So many times when tragedy strikes, we cry out, “Why me, God? Why ME?”
It’s easy to confuse personal hardship, especially death, as a punishment from the Almighty, but if we look just past the pain, we can sometimes see the beautiful picture of redemption being painted in our midst.
Such was the case for Steve Ullmer and Erin Stoffel, a widower and a widow brought together through the most unlikely of circumstances.
Steve shared his story of love and loss with Love What Matters, and now his inspiring story has taken the web by storm.
He began by sharing the chain of events that led him to marry his gorgeous first wife Wendy, and the fateful night that took her away from him:
“Wendy and I met in high school. We did the whole long-distance thing all through college. I’m still not sure how our relationship survived those days. She loved me despite myself. Despite the pain I caused her. She taught me what unconditional love meant. Her selfless nature would come to define her among those whose lives she intersected. She stuck with me while I nearly destroyed my life with alcohol and drugs. But grace invaded my world when I wasn’t expecting it. God got my attention at the age of 22, and I gave my life to Him. Everything changed. I asked Wendy to be my wife two weeks later, and we were married the following year.”
Photo Credit: Amy Fiedler Photography
Nearly 13 years had passed, and life was good. The Ullmers had a strong marriage, 4 beautiful boys, and they had just moved into a new house.
Little did Steve know, the fateful night that he would hear his wife take her last breath was fast approaching.
“I don’t know why I woke up that night,” recalled Steve. “I looked over at her, sleeping, hair spread out across her pillow. Peaceful. Beautiful. My wife.”
“I heard her take a breath,” he continued. “It didn’t sound right, more like a gasp than a breath. I decided to wake her, gently nudging her and whispering her name ‘Wen, wake up. Wen, wake up babe.’”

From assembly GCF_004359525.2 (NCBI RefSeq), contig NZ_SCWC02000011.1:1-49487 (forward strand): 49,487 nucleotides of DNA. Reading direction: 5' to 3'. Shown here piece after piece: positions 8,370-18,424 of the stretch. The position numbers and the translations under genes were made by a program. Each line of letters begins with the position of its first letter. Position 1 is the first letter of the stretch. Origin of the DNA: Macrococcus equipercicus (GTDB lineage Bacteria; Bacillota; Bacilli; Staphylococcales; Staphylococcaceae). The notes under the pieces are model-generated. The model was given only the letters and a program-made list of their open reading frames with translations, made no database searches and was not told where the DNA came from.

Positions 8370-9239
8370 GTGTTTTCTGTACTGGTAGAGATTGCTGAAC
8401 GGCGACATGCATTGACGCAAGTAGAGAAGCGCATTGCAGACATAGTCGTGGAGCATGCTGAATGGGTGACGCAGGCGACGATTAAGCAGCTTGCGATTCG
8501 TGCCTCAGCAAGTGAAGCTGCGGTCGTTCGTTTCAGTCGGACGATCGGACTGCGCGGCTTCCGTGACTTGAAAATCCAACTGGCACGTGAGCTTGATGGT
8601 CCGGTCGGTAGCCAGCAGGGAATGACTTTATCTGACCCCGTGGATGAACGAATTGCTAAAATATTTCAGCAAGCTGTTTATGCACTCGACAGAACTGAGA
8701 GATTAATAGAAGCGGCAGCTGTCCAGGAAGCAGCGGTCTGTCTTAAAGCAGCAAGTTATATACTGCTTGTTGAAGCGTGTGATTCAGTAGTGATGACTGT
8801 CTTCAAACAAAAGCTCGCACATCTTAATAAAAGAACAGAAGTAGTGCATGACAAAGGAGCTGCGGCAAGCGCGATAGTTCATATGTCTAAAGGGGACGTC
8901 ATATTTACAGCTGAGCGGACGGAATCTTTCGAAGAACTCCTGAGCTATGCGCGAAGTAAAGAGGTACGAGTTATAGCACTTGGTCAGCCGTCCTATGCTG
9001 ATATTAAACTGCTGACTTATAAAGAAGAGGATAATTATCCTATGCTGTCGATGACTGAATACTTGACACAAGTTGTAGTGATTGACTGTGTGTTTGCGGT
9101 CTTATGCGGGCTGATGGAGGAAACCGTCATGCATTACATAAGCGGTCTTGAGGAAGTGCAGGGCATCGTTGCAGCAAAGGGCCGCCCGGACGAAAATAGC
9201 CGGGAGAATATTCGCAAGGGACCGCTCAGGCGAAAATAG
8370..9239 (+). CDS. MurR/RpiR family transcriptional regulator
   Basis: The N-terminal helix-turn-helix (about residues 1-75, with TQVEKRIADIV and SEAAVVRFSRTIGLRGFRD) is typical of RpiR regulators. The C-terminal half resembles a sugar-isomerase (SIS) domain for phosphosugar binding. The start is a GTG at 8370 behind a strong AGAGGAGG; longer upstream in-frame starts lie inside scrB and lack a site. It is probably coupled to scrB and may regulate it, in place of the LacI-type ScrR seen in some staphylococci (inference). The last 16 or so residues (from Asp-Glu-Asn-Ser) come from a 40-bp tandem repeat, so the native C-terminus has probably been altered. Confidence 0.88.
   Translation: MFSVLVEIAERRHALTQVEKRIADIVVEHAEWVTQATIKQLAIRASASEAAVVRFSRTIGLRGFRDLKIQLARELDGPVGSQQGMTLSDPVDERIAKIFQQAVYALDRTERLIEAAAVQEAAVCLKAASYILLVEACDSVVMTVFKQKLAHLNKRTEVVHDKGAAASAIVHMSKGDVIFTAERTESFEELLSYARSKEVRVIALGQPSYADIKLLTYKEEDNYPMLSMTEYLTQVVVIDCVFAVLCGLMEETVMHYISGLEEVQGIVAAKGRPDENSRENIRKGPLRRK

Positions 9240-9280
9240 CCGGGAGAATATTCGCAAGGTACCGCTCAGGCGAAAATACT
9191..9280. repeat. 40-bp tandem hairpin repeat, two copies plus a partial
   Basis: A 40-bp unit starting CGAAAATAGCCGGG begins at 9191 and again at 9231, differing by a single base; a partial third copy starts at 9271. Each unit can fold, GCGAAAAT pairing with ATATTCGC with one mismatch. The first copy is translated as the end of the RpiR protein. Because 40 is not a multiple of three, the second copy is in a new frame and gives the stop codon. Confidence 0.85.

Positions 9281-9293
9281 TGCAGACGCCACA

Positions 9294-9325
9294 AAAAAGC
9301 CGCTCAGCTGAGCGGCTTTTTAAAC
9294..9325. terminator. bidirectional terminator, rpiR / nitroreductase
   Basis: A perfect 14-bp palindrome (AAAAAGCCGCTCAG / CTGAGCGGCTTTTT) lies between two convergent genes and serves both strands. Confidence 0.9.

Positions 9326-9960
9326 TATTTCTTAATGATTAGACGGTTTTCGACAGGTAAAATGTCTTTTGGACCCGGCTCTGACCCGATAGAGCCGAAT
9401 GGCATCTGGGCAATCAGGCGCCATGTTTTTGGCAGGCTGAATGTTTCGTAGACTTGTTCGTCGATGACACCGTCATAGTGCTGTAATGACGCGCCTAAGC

Soft nudges and whispers turned into turned into screams as Steve pleaded with Wendy to wake up, but she was unresponsive:
“My mind struggled with the reality of it all. I called 9-1-1. No pulse. Her breathing had stopped. I performed CPR until help arrived. Sheriffs, EMTs, a whole team of strangers in my bedroom doing everything they could to save her. Nothing was working. I saw the looks on their faces. I could feel her slipping away, and I was struggling to hold it together. They took her to the hospital where they were somehow able to restart her heart, but only for matter of hours, she never regained consciousness. On the morning of March 17, 2017, her heart gave out for the last time. She was gone.”
Everything in Steve’s life was about to change forever. He still remembers the devastating drive home from the hospital that morning and the crushing reality of losing his wife weighing on his whole mind, body, and soul.
His heart felt unmendable, forever torn.
The weeks that followed Wendy’s death blurred together in a “sleepless, nightmarish haze” as the widower struggled to accept reality, but one thing Steve does remember is the immense outpour of love from others:
“So much love directed towards me and my boys, it was overwhelming. Yet there is a loneliness that comes from a loss like this. How many have walked down this road? How many can relate? Three months later, as the dust settled and life seemed to go on around me, the permanency of death was a sobering reality. She wasn’t coming back. So many reached out to me, so many cards, letters, text messages…I lost count.”
“It wasn’t the message itself that got my attention, it was the name attached to it. Erin Stoffel. That name had become known by almost everyone around this area in 2015. It was a name that brought a story so heavy, so dark, it was hard to believe she actually lived it…”